Fewer UK Consumers Eat Meat04 November 2013
A quarter of the British public say they have cut back on the amount of meat they eat over the past year, new research for the Eating Better alliance revealed today.
Only two per cent say they are eating more.
The YouGov survey of the British public commissioned by the Eating Better alliance found around one in three (34 per cent) say they are willing to consider eating less meat, with a quarter (25 per cent) saying they have already cut back on the amount of meat they eat over the last year.
Ready meals, and processed meats are most likely to be off the menu. Eating Better says this suggests the public remain wary, following the horsemeat scandal, of cheaper meats that are likely to be less healthy, of unknown origin and poorer quality.
Concern for animal welfare topped the reasons for considering eating less meat, ahead of saving money, food quality/safety and health.
“We’re delighted that more and more people are waking up to the benefits of eating less and better meat for health, animal welfare, the environment, farmers as well as saving money,” says Vicki Hird of Friends of the Earth and Chair of Eating Better alliance.
“Food companies must take note and do more to help people switch to healthier, sustainable diets.”
The survey found a large increase in awareness of the significant environmental impacts of producing and eating meat from just one in seven people (14 per cent) in a YouGov survey for Friends of the Earth in 2007 to nearly one in three (31 per cent) in 2013.
The most dramatic change has been in young people (aged 18-24) where there has been a five fold increase in awareness from just eight per cent in 2007 to 40 per cent today.
Young people were nearly three times more likely to say they do not eat any meat at all – compared to the survey’s average – with one in six (17 per cent) of young people saying they don’t eat any meat.
Despite rising food prices, around half those surveyed said they would be willing to pay more for ‘better’ meat if it tastes better, is healthier, produced to higher animal welfare standards or provides better financial returns to farmers.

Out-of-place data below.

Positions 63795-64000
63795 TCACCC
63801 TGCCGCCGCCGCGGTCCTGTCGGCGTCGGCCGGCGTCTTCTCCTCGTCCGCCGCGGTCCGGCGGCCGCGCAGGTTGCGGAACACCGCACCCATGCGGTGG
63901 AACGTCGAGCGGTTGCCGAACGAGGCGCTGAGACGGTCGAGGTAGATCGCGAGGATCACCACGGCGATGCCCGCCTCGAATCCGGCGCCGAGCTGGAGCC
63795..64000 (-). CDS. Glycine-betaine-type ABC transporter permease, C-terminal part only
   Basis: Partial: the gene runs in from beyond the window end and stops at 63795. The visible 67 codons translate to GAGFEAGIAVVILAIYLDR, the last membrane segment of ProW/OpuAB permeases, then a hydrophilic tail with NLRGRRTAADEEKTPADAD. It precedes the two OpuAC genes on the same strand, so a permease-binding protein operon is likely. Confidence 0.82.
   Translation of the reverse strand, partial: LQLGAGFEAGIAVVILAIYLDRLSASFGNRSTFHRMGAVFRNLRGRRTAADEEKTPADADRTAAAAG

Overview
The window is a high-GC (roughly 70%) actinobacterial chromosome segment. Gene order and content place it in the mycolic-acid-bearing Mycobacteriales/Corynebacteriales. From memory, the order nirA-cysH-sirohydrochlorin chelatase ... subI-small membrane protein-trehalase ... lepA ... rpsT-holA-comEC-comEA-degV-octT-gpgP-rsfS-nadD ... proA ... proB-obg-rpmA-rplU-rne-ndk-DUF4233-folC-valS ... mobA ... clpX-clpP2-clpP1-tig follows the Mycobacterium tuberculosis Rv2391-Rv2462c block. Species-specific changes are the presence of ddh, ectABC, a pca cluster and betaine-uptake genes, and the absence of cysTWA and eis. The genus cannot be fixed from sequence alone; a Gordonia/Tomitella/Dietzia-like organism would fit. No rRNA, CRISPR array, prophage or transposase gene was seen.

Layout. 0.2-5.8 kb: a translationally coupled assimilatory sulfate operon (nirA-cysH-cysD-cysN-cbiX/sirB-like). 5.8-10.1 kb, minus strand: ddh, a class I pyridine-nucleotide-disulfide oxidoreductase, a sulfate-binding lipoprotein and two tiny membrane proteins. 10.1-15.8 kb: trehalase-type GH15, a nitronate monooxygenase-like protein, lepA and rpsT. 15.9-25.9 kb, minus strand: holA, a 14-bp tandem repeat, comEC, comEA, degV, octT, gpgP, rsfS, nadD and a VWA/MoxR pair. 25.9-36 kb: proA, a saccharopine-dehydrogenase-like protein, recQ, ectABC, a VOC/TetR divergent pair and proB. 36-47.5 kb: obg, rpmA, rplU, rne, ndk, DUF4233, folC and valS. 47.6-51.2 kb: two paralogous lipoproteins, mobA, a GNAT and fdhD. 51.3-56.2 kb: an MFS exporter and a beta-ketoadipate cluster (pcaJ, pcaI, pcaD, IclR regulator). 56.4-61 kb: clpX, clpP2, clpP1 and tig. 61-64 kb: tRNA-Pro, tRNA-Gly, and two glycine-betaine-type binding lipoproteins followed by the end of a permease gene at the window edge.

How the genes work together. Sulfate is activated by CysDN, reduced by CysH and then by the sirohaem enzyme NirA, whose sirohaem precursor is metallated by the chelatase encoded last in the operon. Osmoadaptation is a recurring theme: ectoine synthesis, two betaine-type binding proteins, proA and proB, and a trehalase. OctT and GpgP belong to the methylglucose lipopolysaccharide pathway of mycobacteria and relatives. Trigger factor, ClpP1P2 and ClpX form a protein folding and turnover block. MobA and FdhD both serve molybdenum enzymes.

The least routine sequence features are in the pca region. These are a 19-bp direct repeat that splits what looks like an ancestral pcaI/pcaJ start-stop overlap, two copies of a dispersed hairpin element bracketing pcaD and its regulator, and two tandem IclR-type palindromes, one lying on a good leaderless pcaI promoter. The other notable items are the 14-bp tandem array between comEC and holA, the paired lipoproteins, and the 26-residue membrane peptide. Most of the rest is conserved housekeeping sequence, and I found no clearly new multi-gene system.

Willingness to pay more was not restricted to higher (ABC1) social grade groups.
“This survey shows that despite the rising cost of food, many people are prepared to put values before value for money. The horsemeat scandal showed where a race to the bottom leads. This is good news for farmers, as well as the health of the public and the health of the planet, “ Tim Lang, Professor of Food Policy, City University.
The survey found support for more information and better labelling including country of origin and how animals are reared. Two out of three people (67 per cent) agreed it is hard to tell which meat is more environmentally friendly.
Eating Better wants to encourage a culture where we place greater value on the food we eat, the animals that provide it and the people who produce it and is calling for action by governments and the food industry to:
- Help people adopt diets that are better for people and the planet: by encouraging diets with a greater variety of plant-based foods and less meat (red, white and processed).
- Support farming that produces meat in ways that benefit the environment, health and animal welfare.